Title IV Compliance: COVID-19 Considerations
Coronavirus disease 2019 (COVID-19) has rapidly evolved into a global health pandemic that’s affecting many day-to-day business operations. Higher education institutions aren’t immune to these business interruptions, and questions are quickly surfacing related to applicable Title IV compliance requirements. On March 5, 2020, the U.S. Department of Education (ED) released guidance on interruptions of study related to COVID-19. The guidance addressed many topics but most importantly covered key compliance issues related to interruptions on campus. Significant compliance topics examined in the guidance are summarized below.
Approved Leave of Absence
The ED permits students who wish to take a leave of absence (LOA) for COVID-19 concerns to take such leave. Standard LOA regulations for returning funds to students who fail to return still apply.
Students who are enrolled and performing Federal Work-Study (FWS) at a campus that must close due to COVID-19 or FWS students employed by an employer who must close due to COVID-19 can continue to be paid (even if not working) if the closure occurred after the beginning of the term. Document that COVID-19 disruption was the reason the student received FWS without documentation of hours worked.
Financial aid administrators are permitted to use professional judgment when students and/or their families have been affected by COVID-19. All standard professional judgment regulations apply, e.g., case-by-case basis, well-documented, support in student’s file, etc.
Satisfactory Academic Progress
Circumstances related to the COVID-19 outbreak may form the basis for a student’s satisfactory academic progress appeal. Circumstances include but aren't limited to illness of a student or family member and compliance with quarantine.
Students Who Didn’t Begin Attendance
In cases where a student couldn't begin attendance due to a COVID-19-related school closure, notifying the servicer of the student’s failure to begin attendance doesn’t apply. Accordingly, the institution shouldn’t notify the servicer that the student didn’t begin attendance.
Enrollment Status Changes
Requirements to award or disburse Title IV funds based on a student’s actual enrollment status don’t change.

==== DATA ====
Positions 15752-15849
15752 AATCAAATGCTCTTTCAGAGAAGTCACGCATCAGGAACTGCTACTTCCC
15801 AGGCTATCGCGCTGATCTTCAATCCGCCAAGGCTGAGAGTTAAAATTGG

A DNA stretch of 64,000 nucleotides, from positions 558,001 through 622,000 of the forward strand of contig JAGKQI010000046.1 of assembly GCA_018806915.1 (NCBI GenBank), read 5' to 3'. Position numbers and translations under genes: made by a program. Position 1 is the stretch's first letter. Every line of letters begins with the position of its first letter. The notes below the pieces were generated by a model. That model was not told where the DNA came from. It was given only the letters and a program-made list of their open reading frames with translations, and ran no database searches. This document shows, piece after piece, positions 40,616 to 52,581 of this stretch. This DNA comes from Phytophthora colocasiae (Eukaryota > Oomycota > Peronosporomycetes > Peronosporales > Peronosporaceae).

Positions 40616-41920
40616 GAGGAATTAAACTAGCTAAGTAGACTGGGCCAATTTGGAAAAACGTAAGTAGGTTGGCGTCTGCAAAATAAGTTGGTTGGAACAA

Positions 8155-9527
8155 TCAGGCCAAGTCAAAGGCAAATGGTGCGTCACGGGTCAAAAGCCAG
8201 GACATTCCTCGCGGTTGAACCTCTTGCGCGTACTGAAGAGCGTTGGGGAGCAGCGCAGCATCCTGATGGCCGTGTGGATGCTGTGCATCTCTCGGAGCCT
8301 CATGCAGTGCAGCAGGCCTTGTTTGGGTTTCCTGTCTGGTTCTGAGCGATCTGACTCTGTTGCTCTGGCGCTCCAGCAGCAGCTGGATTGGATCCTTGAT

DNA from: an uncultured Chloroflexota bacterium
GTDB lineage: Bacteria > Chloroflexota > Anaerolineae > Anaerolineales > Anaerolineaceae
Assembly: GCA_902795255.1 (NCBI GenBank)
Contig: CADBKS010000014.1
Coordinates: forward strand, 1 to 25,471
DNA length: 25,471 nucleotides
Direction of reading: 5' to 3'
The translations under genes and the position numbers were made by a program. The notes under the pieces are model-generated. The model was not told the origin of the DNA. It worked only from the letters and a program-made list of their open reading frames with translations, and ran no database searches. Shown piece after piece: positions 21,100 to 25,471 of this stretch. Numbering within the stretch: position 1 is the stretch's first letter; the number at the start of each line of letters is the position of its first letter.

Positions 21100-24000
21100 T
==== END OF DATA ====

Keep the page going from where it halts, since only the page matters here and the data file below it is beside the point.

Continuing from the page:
Return of Title IV Funds
The requirement to return unearned Title IV funds remains unchanged. Scenarios for when an institution has temporarily ceased operation as a result of a COVID-19 disruption are provided below.
- Definition of Withdrawal Date: If an institution closes during the payment period and fails to reopen at the end of the payment period, its students are considered no longer in attendance and must be considered withdrawn for that payment period.
- Calculation of Period Length for Students Who Withdraw: An institution must exclude the number of days it was closed if the closure was for at least five consecutive days in combination with weekends or other scheduled breaks. If the school subsequently adds days, the calculation should be adjusted to reflect this.
National Student Loan Data System Enrollment Reporting
If an institution unexpectedly ceases operations during the payment period and fails to reopen during that payment period, the ED permits the institution to defer reporting students as “withdrawn” when the institution has a reasonable expectation that 1) it will reopen at the start of a payment period that begins no later than 90 days following the closure; and 2) the students will resume attendance when the institution reopens. In these cases, the institution should continue reporting the students’ most recent enrollment status.
For more information, view the ED’s recent guidance. In addition, the ED has established a website to provide general information, guidance and updates as this situation rapidly evolves. For questions or concerns, reach out to your BKD Trusted Advisor™ or use the Contact Us form below.